Seeing what we think is something we all do, but it’s not as common as one might imagine to see something as it truly is. Most often in life, we fill in the blanks from our memory and experience to “color” what we see.
This is especially visible when it comes to drawing.
People believe they cannot draw because they unconsciously draw what they THINK instead of what they actually see, even when looking directly at something or someone. Below is a wonderful example by my six year old grand nephew, Jasper. Because it interested him, Jasper simply looked carefully at the car and drew precisely what he saw, hence the correct perspective. The street was a different story. He probably figured the drawing needed a street as an afterthought, but rather than looking at the subject again, he drew what he knew. When we think of a street, we think two lanes equally divided. So it becomes a flat symbol.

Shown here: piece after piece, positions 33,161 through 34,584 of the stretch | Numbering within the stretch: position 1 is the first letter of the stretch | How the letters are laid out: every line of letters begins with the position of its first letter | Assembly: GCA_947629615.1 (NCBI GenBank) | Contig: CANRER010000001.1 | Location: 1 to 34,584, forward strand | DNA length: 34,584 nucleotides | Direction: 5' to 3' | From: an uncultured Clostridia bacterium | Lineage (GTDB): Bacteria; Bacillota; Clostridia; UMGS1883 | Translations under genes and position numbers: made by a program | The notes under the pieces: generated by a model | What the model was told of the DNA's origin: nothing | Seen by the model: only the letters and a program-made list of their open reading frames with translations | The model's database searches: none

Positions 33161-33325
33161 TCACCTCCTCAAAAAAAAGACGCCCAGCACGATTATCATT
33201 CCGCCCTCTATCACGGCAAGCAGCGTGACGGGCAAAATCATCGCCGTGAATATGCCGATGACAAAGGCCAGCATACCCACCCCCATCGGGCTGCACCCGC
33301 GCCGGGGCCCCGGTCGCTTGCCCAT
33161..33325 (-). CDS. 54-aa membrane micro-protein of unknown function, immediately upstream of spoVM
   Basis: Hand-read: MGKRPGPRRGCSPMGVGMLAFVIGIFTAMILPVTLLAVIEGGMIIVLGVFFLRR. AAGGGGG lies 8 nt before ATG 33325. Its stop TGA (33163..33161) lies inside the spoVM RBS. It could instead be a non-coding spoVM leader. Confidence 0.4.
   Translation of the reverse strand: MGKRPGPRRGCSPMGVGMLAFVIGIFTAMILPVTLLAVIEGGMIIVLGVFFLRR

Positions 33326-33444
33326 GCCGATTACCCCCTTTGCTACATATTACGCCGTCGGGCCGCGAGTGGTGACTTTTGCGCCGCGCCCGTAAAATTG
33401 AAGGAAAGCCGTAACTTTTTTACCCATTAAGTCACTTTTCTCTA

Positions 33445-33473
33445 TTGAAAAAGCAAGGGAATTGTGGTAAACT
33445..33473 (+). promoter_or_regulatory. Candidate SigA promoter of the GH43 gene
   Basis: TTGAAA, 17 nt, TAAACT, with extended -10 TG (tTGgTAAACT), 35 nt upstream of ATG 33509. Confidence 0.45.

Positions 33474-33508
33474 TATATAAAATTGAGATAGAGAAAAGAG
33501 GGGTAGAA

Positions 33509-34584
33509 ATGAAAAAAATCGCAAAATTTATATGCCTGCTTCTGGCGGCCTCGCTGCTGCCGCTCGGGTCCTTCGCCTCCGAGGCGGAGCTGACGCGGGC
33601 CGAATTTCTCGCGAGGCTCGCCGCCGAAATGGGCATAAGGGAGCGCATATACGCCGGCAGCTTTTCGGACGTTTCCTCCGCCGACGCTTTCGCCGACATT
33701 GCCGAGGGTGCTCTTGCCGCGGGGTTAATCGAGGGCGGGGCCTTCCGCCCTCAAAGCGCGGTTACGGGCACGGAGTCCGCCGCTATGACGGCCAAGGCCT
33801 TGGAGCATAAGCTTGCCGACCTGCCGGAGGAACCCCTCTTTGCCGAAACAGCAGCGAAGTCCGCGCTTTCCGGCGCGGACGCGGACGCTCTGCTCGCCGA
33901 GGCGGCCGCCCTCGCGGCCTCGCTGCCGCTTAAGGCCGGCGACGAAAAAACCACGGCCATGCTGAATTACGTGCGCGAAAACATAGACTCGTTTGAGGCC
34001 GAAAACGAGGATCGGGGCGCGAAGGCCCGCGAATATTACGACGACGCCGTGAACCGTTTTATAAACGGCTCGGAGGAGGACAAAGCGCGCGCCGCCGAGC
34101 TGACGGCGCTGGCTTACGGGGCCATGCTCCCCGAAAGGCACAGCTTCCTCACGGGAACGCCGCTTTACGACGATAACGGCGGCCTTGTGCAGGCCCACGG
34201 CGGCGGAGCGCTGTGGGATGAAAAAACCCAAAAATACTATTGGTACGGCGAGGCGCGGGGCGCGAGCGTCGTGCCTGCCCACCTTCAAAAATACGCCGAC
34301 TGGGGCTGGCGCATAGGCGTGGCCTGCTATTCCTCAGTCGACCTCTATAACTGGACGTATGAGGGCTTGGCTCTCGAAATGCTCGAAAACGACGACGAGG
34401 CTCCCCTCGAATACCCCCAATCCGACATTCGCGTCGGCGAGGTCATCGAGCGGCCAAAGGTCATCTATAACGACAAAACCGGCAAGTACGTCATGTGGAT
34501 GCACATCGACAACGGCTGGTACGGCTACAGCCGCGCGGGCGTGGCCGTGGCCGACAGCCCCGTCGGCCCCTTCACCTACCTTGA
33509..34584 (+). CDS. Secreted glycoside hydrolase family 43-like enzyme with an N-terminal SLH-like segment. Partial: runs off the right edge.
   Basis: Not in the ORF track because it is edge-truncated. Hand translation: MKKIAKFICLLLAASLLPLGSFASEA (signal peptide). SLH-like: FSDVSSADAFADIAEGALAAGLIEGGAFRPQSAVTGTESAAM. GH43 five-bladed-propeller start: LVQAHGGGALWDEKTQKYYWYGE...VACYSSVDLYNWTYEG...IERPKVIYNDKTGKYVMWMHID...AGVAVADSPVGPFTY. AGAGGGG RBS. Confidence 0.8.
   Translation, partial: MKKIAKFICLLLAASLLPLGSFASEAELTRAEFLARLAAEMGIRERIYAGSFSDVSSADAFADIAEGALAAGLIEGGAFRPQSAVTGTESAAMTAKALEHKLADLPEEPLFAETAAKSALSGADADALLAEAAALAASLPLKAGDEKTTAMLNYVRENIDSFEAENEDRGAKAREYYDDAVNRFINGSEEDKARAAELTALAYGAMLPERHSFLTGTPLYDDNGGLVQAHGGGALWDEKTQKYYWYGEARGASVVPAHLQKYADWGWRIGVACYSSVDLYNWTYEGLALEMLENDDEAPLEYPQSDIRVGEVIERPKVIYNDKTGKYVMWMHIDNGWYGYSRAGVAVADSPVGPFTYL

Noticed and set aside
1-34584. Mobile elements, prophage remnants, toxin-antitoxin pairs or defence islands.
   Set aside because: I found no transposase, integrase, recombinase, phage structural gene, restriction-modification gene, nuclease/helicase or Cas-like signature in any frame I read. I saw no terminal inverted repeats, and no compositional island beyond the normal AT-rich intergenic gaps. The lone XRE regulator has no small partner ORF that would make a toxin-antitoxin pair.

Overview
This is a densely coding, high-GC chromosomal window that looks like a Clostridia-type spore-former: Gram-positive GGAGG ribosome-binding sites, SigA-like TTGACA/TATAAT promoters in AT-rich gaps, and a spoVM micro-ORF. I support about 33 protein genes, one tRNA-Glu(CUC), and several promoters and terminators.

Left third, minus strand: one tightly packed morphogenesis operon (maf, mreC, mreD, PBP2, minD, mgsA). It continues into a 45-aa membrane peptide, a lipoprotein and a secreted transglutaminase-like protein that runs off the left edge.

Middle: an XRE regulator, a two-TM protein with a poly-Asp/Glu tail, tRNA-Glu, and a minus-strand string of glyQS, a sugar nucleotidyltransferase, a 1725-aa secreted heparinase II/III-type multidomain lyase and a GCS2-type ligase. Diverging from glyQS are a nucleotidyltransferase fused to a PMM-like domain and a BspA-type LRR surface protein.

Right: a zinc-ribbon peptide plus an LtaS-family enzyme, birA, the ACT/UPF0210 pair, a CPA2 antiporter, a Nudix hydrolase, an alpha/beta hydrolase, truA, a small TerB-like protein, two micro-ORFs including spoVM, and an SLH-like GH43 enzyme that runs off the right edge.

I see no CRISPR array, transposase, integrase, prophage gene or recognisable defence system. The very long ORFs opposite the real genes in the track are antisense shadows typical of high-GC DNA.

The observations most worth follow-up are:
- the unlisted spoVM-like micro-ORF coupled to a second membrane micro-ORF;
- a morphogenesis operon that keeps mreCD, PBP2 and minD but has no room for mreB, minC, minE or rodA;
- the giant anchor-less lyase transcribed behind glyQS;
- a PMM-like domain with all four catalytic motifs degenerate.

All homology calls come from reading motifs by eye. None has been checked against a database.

The ability to “see” like this is something I believe everyone has but rarely taps into, especially at such a young age and without instruction. Learning to see can be taught very quickly to virtually anyone. It’s actually more a matter of unlearning some habits that limit one’s ability to see. To illustrate this, here are some random examples of before and afters from a senior level figure drawing class I taught at the University of the Incarnate Word. The class met twice a week for 12 weeks. The results speak for themselves. Despite the fact that I am the one teaching this, the outcome never ceases to amaze me. More…